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CHfather

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Posts posted by CHfather


  1. 1 hour ago, kat_92 said:

    They are all $78 no matter what size

    I'm kinda ignorant about the variables on the financial side here.  When we had medical O2 (before switching to welding), we paid a flat monthly fee.  Is your cost $78/month, or $78 for each full tank?  Or was there a higher charge for the tank initially and the $78 is for refills (replacement)?  You got only the tank and bought your own regulator and mask?  Do you get the same service as a customer gets who goes through insurance--prompt deliveries on request?

    Thank you!`


  2. 1 hour ago, Jost said:

    How are people getting oxygen? The doctors around here are squeamish about prescribing it. Why is that?

    If they just look in whatever resource they use for prescribing, they will see that oxygen is listed as the #1 abortive (along with injectable sumatriptan). So either they don't care enough to look, or if they do look, their squeamishness is probably the result of not having CH patients and therefore either (a) not knowing how to prescribe it, and/or (b) never having had a patient who used high-flow O2 and not having any idea about how it is used, what could go wrong, etc.  That is, either they don't really care or they are protecting their own ignorance at your expense.  Maybe there are other explanations, but I haven't been able to think of them.  I think the BS they sometimes pass on -- "I could prescribe it but why bother since your insurance won't cover it anyway?" -- is just part of that self-protection.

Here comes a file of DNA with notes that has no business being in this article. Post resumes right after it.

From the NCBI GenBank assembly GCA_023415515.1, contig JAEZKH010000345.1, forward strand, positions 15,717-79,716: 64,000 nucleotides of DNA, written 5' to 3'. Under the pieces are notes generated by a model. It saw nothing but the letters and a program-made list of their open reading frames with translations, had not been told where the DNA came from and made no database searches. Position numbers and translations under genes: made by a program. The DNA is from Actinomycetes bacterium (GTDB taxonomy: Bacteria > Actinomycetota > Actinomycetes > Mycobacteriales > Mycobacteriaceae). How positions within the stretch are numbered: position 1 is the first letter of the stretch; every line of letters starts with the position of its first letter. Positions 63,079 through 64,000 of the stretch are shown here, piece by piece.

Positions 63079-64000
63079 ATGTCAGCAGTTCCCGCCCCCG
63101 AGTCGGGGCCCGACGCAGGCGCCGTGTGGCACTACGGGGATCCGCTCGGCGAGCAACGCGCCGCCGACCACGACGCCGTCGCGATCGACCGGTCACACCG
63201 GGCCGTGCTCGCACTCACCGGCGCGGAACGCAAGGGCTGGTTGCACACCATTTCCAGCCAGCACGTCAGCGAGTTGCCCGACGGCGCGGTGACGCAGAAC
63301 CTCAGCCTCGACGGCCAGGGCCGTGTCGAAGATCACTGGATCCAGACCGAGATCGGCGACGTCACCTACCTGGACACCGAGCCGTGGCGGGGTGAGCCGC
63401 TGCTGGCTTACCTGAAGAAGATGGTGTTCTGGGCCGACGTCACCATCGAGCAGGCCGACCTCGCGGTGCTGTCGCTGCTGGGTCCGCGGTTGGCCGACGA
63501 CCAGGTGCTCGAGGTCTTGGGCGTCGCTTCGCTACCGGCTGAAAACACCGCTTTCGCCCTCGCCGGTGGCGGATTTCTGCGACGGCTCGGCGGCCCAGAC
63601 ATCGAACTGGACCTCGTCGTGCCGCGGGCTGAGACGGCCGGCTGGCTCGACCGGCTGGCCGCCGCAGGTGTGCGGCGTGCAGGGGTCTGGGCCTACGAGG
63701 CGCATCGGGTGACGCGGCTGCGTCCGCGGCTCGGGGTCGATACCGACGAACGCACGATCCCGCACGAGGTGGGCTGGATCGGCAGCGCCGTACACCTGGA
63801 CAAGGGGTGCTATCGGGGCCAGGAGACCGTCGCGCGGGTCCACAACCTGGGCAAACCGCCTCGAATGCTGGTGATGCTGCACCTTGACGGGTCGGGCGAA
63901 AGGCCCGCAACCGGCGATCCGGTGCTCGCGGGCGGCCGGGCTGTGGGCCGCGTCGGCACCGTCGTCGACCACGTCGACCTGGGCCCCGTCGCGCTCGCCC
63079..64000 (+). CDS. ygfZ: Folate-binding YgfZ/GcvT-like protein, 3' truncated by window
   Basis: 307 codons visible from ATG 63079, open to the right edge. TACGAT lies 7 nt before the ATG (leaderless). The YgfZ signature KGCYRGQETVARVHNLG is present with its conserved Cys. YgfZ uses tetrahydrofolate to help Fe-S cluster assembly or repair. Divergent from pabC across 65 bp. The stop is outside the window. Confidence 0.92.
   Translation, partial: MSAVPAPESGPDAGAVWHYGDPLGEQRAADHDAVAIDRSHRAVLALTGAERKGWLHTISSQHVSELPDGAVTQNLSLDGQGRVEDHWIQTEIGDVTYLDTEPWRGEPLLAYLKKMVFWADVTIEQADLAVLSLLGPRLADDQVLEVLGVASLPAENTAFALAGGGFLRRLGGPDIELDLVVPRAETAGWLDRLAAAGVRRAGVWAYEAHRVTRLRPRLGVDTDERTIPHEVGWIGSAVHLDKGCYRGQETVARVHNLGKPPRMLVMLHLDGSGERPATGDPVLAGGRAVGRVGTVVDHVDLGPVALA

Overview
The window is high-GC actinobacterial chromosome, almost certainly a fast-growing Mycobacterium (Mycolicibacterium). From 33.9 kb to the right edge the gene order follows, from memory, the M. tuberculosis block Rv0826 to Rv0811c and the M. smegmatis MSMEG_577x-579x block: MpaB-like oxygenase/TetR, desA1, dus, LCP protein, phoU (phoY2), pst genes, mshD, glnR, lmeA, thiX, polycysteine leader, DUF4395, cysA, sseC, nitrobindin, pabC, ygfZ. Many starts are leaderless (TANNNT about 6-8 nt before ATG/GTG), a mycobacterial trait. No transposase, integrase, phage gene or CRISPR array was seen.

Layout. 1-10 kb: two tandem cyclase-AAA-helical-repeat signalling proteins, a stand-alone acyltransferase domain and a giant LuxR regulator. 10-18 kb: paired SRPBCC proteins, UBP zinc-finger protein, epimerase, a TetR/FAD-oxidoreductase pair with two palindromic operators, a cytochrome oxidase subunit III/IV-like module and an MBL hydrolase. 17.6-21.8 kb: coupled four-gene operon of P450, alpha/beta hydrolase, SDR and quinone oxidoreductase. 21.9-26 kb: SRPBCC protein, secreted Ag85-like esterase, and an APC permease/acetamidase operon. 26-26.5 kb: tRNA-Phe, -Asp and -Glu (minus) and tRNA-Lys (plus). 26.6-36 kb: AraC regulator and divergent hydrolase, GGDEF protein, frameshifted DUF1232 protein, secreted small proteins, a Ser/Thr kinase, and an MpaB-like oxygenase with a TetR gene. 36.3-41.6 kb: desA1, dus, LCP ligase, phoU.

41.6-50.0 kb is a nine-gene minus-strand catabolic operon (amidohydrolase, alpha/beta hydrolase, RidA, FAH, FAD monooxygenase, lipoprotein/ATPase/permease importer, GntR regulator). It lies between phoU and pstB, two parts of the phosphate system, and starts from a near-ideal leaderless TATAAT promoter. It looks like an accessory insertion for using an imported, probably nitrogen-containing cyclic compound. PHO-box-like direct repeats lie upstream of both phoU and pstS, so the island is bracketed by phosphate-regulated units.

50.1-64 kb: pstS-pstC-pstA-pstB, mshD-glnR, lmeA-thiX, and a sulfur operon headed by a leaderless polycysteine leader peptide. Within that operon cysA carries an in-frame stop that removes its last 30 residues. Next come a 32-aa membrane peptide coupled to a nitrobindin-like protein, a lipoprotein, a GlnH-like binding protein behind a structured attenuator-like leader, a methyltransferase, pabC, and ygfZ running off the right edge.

3. You understand of course that I'm not a doctor, so this is just my two cents.  It does make the heart race. What I've read is pretty consistent with this quote: "If hyperventilation persists for a long enough period of time, the affected person can develop a temporary tetany, secondary to the changes in calcium. This state is manifested first by tingling in the fingers and lips and then by contractions of the hands and wrists. Finally, a wobbly feeling may appear. This complicated phenomenon is scary, but is reversible and not dangerous." (https://www.psychologytoday.com/us/blog/fighting-fear/201206/hyperventilation-and-hyper-hyperventilation)  You might get as far as the tingling part -- Batch recommends it -- but I suspect that because it's a very controlled and limited hyperventilation in the case of Batch's recommended approach -- 30 seconds of room-air hyperventilation in ten three-second cycles followed by 30 seconds of holding in inhaled O2; repeat -- there isn't the risk associated with uncontrolled hyperventilation.  I also suspect that Batch wouldn't recommend  anything dangerous.